USD Boosted by QE Absence
The continued strengthening of the US dollar despite worsening US jobs and manufacturing activity, and broadening evidence of a sluggish China results from market realization that the Fed’s shortened and sterilized QE (Operation Twist) deployed until year-end will be inadequate in addressing the unavoidable deterioration in global activity. As long as the presence of Operation Twist prevents any new QE program, equities rebounds should remain contained, commodities to probe further downside (led by oil until grains turnaround) – all alongside a rising USD. Throughout, gold and silver compete for which is the preferred dead-cat bounce.
Spain’s ability to secure a one-year extension of its deadline to attain a 3.0% debt/GDP target and to obtain €30bn from the €100bn bailout is a sufficiently good reason for Spanish and Italian 10-year yields to post their biggest one-day decline in eight days.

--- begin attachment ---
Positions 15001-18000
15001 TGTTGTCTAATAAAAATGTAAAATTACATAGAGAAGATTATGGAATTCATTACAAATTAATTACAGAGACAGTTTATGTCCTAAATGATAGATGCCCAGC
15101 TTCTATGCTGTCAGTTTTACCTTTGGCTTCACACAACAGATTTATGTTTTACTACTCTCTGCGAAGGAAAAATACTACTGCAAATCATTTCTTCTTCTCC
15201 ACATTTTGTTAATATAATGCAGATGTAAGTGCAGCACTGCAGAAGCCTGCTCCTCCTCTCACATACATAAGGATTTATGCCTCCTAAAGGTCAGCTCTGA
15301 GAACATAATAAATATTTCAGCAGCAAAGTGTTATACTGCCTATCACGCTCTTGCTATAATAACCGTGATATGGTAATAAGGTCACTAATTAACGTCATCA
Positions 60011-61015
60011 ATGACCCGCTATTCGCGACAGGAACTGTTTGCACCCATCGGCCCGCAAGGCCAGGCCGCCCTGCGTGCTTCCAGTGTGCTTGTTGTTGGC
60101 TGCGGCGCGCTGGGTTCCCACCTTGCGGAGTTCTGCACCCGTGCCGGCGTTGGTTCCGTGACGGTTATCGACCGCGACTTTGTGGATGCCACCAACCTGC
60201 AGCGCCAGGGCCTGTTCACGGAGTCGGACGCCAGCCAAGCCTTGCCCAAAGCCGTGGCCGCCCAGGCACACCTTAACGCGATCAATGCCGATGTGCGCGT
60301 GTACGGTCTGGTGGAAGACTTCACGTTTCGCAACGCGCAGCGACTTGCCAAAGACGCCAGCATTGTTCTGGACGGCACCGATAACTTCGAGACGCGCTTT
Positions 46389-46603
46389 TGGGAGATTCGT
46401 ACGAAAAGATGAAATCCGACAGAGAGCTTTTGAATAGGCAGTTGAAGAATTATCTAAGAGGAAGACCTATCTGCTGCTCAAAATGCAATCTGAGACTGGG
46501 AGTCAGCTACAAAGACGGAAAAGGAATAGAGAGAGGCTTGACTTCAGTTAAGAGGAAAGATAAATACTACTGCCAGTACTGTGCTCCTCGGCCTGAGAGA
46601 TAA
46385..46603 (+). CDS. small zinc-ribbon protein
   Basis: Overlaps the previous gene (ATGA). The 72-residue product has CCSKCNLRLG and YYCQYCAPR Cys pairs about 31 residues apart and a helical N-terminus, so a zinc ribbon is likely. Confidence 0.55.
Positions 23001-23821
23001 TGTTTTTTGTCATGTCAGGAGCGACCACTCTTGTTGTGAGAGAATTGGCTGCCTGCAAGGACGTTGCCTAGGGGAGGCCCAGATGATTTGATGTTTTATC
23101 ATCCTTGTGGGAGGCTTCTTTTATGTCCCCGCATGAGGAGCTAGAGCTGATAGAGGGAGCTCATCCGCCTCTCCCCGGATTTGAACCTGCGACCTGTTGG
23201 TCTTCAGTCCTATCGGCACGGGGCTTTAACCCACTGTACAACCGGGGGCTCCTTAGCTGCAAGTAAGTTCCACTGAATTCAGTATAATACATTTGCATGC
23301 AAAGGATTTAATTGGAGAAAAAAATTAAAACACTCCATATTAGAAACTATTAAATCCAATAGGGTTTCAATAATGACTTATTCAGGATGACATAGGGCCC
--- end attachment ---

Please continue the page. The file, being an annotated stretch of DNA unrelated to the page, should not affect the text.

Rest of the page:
German judges discussing the constitutionality of the ESM bailout fund are making sufficient noise to signal to Berlin that it must consult Parliament more thoroughly before tying State resources to eurozone assistance. But markets are well aware of the ESM’s increased importance in containing borrowing costs (via its possible use to purchase bonds and direct bank recapitalisation) and relieving debt off the sovereign table. Full ESM ratification can only go forward.
While the challenges of sovereign access to debt markets and the adequacy of firewalls remain unresolved (Spain and Italy 2013 debt requirement of +€600 bn exceed € 400 bn ESM), concepts such direct recapitalization and target extensions are considered as welcome positives to the eurozone crisis. This is especially the case as Euroleaders have vowed to introduce the “growth” element to tackling the crisis.
Chief Global Strategist